(Montreal) Northvolt plans to be the first company to commercialize sodium batteries on a large scale. This technology could play an important role in the energy transition, but not necessarily in terms of the electrification of vehicles.

The idea of ​​designing sodium batteries is not new. In 1870, the author Jules Verne made reference to it in 20,000 places under the sea.

In this adventure novel, Captain Nemo explains to scientist Pierre Arronax that his submarine, the Nautilus, travels the seabed using batteries made from ocean salt.

“I will tell you, furthermore, that sodium batteries must be considered the most energetic, and that their electromotive force is double that of zinc batteries,” we can read in Jules Verne’s novel.

Since then, several companies have been interested in sodium batteries without much success and 150 years after the writing of Jules Verne’s novel, Northvolt announced “a new breakthrough” in sodium-ion batteries.

“The world has high hopes for sodium-ion, and I am very pleased to say that we have developed a technology that will enable its large-scale deployment to accelerate the development of the energy transition,” said Peter Carlsson, CEO and co-founder of Northvolt, in a press release published at the beginning of December.

The Swedish company, which plans to open a battery mega-factory on the banks of the Richelieu River, however, does not intend to replace lithium with sodium in the composition of electric vehicle battery cells.

Sodium, a much more abundant resource than lithium, in addition to being cheaper and having a lower environmental footprint, would rather be used to store energy.

“The low cost and safety at high temperatures make this technology particularly attractive for energy storage solutions in emerging markets, including India, the Middle East and Africa,” Carlsson said in the release.

According to Michel Jébrak, professor emeritus in the department of Earth and atmospheric sciences at UQAM, the storage of renewable energy in sodium batteries is very promising.

The sodium used in batteries can be recovered from seawater, added Michel Jébrak, as Jules Verne imagined.

“The technology can be produced with locally sourced materials, providing a unique pathway to develop new regional battery manufacturing capabilities entirely independent of traditional battery value chains,” said Northvolt CEO, who plans to be the first company to commercialize this technology.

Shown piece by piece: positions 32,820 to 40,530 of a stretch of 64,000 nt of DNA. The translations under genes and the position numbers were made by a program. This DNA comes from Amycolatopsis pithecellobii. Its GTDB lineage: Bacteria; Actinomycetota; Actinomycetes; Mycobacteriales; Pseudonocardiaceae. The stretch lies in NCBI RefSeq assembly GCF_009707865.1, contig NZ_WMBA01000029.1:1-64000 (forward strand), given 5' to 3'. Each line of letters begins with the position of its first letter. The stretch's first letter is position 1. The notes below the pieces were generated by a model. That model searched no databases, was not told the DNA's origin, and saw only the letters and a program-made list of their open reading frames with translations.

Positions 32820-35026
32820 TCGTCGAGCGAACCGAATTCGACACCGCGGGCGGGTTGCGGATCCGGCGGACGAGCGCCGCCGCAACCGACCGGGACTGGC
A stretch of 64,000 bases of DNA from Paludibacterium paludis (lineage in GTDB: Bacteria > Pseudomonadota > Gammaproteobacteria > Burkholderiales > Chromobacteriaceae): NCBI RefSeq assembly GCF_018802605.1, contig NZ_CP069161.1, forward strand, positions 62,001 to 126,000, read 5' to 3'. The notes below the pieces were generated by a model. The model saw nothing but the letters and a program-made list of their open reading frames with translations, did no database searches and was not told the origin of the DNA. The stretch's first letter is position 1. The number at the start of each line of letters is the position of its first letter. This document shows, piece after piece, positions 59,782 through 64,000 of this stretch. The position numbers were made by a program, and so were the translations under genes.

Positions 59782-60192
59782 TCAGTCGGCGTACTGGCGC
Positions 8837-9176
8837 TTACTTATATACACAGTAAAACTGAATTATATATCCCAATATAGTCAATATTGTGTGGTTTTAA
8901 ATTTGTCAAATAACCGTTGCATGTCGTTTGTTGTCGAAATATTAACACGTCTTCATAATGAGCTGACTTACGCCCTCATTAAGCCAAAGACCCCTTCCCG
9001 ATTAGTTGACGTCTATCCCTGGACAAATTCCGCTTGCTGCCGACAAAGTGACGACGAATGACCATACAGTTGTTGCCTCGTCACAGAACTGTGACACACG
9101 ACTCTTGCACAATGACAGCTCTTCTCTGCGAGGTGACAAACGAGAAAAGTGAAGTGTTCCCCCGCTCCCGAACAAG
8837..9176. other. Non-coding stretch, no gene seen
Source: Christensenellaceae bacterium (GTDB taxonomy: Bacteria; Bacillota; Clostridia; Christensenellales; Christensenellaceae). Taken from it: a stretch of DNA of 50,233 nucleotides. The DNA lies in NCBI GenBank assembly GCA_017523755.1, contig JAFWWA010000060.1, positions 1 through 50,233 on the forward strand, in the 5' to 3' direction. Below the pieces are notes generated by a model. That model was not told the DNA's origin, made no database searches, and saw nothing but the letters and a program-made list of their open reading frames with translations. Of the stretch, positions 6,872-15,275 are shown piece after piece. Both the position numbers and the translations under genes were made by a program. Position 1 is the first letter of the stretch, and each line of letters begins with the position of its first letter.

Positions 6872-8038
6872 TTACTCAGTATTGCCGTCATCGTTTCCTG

According to the press release published by Northvolt, the second generation of sodium batteries could be used for vehicles.

“Northvolt’s first generation of sodium-ion cells are designed primarily for energy storage. Subsequent generations, offering higher energy density, could open up opportunities to enable cost-effective electric mobility solutions. »

But according to Michel Jébrak, author of the book Objectif lithium: Succeeding in the energy transition, sodium does not call into question, at least in the short term, the role of lithium in the electrification of transport.

“The fundamental problem with sodium batteries is that sodium is about three times heavier than lithium. » So, “imagine if you have 300 kilogram batteries in your electric vehicles, if you put them in sodium, it will be 900 kilograms,” said the professor.

He said sodium batteries could eventually be used for transportation, but weight “will always be an issue.”

“Today, the technologies are mature for lithium-ion”, which remains “the best compromise for the moment” in the electrification of transport.

How long will lithium be “the best compromise”?

Certainly “for around ten years”, according to Michel Jébrak, who is however of the opinion that the development of new technologies such as the sodium battery or even the hydrogen battery will promote “a diversification of the battery markets” and ” lots of innovation in the years to come.”